Competing priorities top barrier to patient engagement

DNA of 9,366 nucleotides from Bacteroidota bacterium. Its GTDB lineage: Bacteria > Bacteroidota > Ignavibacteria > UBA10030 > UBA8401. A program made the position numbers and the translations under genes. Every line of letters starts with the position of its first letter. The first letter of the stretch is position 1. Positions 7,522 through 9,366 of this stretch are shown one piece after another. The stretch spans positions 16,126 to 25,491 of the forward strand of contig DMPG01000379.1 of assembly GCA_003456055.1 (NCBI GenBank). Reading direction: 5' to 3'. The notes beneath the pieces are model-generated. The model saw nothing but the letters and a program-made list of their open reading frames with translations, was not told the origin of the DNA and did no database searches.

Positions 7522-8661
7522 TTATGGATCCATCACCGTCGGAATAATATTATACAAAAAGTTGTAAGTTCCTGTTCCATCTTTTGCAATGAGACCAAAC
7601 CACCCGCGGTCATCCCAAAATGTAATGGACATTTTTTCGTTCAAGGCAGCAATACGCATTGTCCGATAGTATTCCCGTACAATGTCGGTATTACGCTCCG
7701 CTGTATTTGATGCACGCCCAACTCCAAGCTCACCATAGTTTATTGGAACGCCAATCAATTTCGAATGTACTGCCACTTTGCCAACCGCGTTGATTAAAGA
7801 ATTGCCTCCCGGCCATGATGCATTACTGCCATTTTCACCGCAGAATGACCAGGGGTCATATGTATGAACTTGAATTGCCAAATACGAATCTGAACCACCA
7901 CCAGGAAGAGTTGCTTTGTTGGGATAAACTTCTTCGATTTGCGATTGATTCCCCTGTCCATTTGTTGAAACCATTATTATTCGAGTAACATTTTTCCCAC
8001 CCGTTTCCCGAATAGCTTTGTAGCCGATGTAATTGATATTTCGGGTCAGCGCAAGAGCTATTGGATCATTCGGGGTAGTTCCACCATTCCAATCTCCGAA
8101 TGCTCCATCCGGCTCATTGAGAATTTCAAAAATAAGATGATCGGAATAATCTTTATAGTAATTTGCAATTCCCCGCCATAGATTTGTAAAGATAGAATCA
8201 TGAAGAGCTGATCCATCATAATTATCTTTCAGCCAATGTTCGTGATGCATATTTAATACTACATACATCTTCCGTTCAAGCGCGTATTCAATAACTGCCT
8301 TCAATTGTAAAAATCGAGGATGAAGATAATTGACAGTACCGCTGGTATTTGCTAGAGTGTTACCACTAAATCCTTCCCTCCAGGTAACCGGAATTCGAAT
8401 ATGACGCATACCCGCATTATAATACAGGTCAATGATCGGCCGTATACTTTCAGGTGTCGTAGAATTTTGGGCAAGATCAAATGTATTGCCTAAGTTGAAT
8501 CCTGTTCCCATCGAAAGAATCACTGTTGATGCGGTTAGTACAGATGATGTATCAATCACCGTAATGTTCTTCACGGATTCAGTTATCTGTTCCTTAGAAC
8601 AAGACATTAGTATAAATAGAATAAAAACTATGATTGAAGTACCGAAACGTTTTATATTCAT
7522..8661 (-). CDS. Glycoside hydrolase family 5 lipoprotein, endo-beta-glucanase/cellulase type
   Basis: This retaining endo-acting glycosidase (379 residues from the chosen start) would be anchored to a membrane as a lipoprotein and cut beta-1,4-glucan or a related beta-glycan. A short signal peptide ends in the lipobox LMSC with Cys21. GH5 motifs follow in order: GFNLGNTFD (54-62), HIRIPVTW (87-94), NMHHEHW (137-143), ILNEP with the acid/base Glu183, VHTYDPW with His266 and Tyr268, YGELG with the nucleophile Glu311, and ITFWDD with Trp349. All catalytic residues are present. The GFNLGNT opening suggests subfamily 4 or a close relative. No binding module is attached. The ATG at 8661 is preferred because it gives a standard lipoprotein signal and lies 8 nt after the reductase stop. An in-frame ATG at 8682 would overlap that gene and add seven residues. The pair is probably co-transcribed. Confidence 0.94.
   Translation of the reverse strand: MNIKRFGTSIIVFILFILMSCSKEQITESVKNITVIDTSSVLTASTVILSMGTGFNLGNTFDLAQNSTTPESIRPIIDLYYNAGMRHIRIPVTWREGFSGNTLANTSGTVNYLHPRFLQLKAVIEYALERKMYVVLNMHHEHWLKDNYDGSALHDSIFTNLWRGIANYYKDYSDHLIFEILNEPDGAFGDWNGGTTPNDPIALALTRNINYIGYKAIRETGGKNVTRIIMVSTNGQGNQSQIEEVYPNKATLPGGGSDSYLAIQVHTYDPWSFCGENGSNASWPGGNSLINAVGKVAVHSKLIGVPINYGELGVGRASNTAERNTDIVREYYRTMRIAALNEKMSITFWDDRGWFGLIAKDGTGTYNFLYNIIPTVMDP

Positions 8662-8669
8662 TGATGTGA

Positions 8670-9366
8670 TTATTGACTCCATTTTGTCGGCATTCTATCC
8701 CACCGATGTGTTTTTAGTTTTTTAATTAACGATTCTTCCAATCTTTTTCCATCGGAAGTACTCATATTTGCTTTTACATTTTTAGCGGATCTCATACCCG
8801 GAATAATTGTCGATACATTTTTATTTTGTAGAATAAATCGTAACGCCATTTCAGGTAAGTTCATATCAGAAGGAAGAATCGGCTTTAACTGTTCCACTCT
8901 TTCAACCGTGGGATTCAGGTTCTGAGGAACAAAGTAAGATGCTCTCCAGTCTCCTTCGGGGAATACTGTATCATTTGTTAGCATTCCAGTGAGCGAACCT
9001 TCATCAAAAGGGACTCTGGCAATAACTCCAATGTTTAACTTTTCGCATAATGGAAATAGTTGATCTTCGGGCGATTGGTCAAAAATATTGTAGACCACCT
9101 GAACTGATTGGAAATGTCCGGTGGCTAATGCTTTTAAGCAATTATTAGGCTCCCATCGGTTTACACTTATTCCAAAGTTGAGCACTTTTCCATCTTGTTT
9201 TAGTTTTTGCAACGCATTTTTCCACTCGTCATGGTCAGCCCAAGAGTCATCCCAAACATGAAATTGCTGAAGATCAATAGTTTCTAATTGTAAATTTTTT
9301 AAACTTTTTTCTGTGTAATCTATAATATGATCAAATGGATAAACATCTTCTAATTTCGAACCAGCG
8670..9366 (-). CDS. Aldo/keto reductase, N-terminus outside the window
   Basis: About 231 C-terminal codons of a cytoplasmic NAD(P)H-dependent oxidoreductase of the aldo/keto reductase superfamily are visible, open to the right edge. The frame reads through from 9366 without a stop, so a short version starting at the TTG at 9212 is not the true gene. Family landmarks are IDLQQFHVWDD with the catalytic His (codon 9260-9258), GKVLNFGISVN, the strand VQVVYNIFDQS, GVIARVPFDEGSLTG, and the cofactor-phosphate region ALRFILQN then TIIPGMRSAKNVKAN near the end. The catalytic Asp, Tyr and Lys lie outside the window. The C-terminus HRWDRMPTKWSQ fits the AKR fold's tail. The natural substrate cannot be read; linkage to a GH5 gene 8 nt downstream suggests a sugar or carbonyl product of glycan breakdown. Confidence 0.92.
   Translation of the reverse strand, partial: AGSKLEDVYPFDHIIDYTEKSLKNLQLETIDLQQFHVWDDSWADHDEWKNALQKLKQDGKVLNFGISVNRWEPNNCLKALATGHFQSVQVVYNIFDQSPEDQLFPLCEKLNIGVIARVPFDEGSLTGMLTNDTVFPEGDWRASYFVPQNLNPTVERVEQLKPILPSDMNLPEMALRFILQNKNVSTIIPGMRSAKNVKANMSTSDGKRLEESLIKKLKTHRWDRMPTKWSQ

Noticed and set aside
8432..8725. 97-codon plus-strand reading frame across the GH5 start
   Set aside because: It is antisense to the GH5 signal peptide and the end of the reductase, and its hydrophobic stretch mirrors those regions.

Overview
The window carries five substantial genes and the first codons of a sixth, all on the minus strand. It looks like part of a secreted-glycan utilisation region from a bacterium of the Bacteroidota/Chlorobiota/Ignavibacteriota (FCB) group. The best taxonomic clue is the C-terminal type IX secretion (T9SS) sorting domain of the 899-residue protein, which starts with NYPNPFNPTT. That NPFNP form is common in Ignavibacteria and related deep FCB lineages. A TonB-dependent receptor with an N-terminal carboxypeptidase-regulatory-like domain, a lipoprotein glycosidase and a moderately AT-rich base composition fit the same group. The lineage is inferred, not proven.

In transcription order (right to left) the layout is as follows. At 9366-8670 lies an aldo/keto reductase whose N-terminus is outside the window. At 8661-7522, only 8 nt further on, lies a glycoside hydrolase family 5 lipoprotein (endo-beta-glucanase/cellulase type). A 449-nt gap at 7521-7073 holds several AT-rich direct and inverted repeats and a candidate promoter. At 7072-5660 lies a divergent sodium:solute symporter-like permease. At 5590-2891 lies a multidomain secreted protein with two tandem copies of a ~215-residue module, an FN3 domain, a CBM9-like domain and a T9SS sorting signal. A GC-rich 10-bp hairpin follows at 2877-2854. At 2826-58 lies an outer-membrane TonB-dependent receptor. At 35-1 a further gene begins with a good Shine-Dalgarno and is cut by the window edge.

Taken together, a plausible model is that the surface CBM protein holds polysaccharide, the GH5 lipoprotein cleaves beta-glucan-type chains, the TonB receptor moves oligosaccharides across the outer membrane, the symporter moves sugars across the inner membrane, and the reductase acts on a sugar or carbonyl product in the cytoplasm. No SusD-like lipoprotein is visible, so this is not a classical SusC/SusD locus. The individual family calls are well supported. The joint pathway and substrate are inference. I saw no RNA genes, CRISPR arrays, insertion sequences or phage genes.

A survey of U.S. hospitals revealed a large variation in implementation of patient and family engagement practices, and competing priorities are the most common barrier to adoption, according to a study in the July issue of BMJ Quality & Safety. Lead author Jeph Herrin of the Health Research & Educational Trust, American Hospital Association in Chicago, and his team mailed questionnaires to 3,442 randomly selected hospitals about their use of recommended strategies, including patient and family advisory councils, online access to medical records, health education materials in other languages, 24-hour visitation policies, nurse shift-change reports at the bedside, decision aids, and physician and nurse training in patient engagement. They also asked hospitals about their perceived barriers to adopting these practices. Of 1,457 respondents, the study found that about half of the hospitals were engaged in nine of more than 25 engagement strategies. Fifty-one percent of respondents said competing organizational priorities was a significant barrier. Other obstacles included time to set up and implement advisory programs, time required for rounds and shift changes that engage patients and financial support of patient, family engagement activities. Study

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